wherever he went, reading as he walked along the street, or whenever he could rest a moment from rail-splitting or farming.
At this time he took great pleasure in reading the plays of William Shakespeare, as well as his law books. One day he received some good news. He had been made a surveyor of lands. It was the very work that George Washington had done so well when a young man. Lincoln was delighted. He was to be paid three dollars a day, and this seemed a large sum.
But he knew little about surveying. What did that matter? He would set to work and learn the business at once. So he went to the schoolmaster, who gave him all the help he needed during the next few weeks to make him a good surveyor. A short time after this he was made postmaster, but the town was so small and there were so few letters, that Lincoln often carried them about in his hat.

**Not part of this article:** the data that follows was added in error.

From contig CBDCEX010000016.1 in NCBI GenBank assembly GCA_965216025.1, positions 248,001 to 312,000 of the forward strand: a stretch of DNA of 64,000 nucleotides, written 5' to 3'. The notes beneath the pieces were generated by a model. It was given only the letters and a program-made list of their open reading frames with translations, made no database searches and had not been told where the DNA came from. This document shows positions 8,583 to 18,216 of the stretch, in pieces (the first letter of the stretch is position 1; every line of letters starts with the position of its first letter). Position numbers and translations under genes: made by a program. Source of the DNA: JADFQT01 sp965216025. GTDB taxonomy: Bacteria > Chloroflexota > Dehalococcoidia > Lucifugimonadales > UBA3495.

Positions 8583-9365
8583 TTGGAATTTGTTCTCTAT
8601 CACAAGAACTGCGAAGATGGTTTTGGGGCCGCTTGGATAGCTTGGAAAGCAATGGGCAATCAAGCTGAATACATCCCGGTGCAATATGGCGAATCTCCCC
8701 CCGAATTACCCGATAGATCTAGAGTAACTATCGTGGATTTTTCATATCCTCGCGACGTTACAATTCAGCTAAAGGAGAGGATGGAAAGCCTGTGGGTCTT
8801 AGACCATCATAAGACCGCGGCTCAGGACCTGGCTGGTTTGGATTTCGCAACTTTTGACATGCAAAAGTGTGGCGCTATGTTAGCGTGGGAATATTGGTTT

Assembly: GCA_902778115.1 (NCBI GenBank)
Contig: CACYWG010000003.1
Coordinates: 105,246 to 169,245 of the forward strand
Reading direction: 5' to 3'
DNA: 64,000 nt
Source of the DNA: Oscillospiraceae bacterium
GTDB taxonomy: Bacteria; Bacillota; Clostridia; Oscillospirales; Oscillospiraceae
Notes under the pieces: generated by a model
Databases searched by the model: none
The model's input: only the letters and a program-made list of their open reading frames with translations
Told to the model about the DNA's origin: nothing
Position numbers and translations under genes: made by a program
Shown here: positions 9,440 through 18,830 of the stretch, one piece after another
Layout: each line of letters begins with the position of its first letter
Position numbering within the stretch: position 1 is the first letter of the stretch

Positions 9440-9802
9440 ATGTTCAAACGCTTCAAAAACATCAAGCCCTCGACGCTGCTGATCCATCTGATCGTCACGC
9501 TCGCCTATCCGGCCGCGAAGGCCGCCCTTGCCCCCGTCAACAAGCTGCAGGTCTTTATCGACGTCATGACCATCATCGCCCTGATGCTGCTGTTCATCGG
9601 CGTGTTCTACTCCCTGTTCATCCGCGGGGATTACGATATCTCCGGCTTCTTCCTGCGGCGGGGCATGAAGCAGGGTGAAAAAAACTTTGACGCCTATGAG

Lincoln the Lawyer
Mr. Lincoln was now twenty-five years old. He had been farm hand, rail-splitter, carpenter, clerk, ferryman, soldier, storekeeper, surveyor and